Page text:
The movie faced opposition during its shooting from Hindu organisations in Varanasi. The sets were destroyed. The Uttar Pradesh government decided to stop the shooting on 31 January 2000. The shooting was shifted to Sri Lanka later. Shiv Sena Chief Bal Thackeray had said that he hated Deepa Mehta the most. Shiv Sainiks even burnt DVDs of the film. The movie was released in India much later in March 2007.

Fire (1996)

On its opening day in India, some film theatres were attacked by Hindu fundamentalists for depicting a lesbian relationship.The film was withdrawn and sent back to the Censor Board. But, later it was released uncut.

My Name is Khan (2010)

Before the release of My Name is Khan, Shah Rukh Khan had stated that he had no qualms about having Pakistani cricketers playing in the IPL. This didn’t go down well with Shiv Sena, who tried to obstruct My Name is Khan‘s release. The movie, which finally managed to reach the theatres, was given heavy police protection and had a fractured start at the box office. But the film later went to become a big hit and won critical acclaim as well.

Bombay (1995)

Mani Ratnam’s film was a inter-religion love story set in the backdrop of the Bombay riots. The film was slammed by both Hindu and Muslim leaders of Mumbai. Muslim leaders alleged that there was a biased depiction of the Mumbai riots in the film, and as a result Ratnam had to screen the film for Bal Thackeray before it released in Maharashtra.

Ranveer Singh on working with Shahid in Padmavati: ‘Excited to collaborate with him’

After starring as the lead protagonist in Sanjay Leela Bhansali’s Goliyon Ki Rasleela Ram-Leela (2013) and Bajirao Mastani (2015), Ranveer Singh is all set to play the antagonist Alauddin Khilji in Bhansali’s next period drama Padmavati.

ranveer-shahid-380

Bhansali’s Padmavati has just recently gone on floors and stars Deepika Padukone in the titular role as the beautiful queen of Chittor who plays a pivotal role in a battle.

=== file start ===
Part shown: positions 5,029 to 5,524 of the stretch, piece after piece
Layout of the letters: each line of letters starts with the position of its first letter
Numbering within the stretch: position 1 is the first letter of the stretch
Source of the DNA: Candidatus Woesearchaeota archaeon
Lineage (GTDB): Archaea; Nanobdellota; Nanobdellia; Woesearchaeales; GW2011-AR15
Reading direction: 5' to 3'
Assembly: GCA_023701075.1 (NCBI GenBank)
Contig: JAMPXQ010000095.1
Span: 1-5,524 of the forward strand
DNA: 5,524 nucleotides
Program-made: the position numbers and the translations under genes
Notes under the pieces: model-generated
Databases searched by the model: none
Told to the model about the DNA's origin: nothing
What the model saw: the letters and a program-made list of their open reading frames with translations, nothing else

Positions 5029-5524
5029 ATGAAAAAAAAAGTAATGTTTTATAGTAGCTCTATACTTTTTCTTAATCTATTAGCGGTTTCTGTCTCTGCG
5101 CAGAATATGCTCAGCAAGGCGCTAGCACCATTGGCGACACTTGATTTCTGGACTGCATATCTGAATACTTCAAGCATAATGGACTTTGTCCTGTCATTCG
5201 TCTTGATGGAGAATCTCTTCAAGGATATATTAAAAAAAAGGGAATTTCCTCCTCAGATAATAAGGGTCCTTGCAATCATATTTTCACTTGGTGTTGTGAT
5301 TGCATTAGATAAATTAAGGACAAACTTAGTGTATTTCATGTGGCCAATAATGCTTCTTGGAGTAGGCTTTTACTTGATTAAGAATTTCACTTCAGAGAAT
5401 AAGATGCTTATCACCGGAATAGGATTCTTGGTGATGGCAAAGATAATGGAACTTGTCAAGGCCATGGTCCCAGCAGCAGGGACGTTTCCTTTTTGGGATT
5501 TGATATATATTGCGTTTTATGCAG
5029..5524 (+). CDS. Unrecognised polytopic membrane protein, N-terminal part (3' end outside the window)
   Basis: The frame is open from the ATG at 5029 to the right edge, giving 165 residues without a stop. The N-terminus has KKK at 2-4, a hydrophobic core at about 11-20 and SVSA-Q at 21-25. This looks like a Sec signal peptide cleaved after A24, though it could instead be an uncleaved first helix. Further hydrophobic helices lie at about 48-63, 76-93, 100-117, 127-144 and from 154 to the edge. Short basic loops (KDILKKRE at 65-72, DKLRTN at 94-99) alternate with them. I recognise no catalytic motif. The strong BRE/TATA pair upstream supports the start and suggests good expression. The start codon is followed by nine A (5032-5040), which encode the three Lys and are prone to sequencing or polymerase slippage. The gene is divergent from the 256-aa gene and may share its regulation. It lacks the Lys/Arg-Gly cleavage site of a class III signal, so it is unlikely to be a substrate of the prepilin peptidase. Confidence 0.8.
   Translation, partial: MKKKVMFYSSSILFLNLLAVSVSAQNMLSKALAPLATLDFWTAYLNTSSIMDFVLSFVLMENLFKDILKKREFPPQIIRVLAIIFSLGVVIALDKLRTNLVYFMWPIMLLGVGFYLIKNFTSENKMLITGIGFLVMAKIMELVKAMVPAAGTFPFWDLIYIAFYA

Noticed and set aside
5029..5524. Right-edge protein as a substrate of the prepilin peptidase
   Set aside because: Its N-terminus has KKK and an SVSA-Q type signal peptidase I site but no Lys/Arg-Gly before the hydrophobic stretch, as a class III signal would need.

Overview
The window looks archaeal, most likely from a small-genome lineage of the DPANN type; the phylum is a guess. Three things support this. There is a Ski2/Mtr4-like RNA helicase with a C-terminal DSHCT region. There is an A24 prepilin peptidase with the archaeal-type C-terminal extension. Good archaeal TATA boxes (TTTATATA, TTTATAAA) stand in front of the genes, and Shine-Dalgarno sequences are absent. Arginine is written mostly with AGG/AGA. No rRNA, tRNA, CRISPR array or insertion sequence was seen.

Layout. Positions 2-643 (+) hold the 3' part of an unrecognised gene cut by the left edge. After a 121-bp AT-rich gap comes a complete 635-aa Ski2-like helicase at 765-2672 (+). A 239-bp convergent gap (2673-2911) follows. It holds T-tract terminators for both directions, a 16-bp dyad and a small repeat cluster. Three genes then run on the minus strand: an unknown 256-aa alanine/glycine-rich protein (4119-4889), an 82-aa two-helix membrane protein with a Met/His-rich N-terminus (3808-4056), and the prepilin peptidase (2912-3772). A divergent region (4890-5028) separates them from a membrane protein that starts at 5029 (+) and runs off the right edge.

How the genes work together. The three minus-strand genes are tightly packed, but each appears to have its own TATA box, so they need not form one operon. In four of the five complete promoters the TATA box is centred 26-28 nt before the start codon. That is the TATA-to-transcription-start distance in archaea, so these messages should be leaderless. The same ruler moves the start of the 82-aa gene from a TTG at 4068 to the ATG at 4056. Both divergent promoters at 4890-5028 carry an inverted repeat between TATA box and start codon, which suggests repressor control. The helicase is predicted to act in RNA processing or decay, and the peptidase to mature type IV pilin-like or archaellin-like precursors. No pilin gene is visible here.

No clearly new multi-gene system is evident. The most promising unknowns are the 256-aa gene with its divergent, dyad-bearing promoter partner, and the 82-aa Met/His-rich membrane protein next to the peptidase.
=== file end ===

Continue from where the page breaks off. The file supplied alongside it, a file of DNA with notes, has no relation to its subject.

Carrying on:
While Ranveer Singh was already slotted to star in the film opposite his alleged real life girlfriend; the news of Shahid Kapoor joining the cast as Raja Ratan Rawal Singh — Rani Padmini’s husband also sparked rumours about a rivalry brewing between the leading men on sets.

While the shoot of Padmavati has just taken off; Ranveer Singh took time out to clarify a few things about his alleged rivalry with his costar in an exclusive interview with HT Cafe.

He told the daily that when he found out that the script required a third hero, he spoke to Bhansali that they “should get the best possible actor to play this part.” And I am very excited about Shahid [coming on board]. I think he’s a brilliant actor and an amazing inclusion to our team. He will add immense value.”

He also added the reports of any friction between the actors was not true since he and Shahid share a warm and affectionate equation with each other and also work out at the same gym. “I have tremendous amount of respect and admiration for his work and him as an actor. I have been watching his films even before I got into the industry. I am excited to be collaborating with him.” Singh elaborated in the interview.

This is not the only point of controversy surrounding Padmavati though. Reports had suggested that Sanjay Leela Bhansali had been asked to portray the historical drama with historical accuracy by a political organisation, or he wouldn’t be allowed in Gujarat.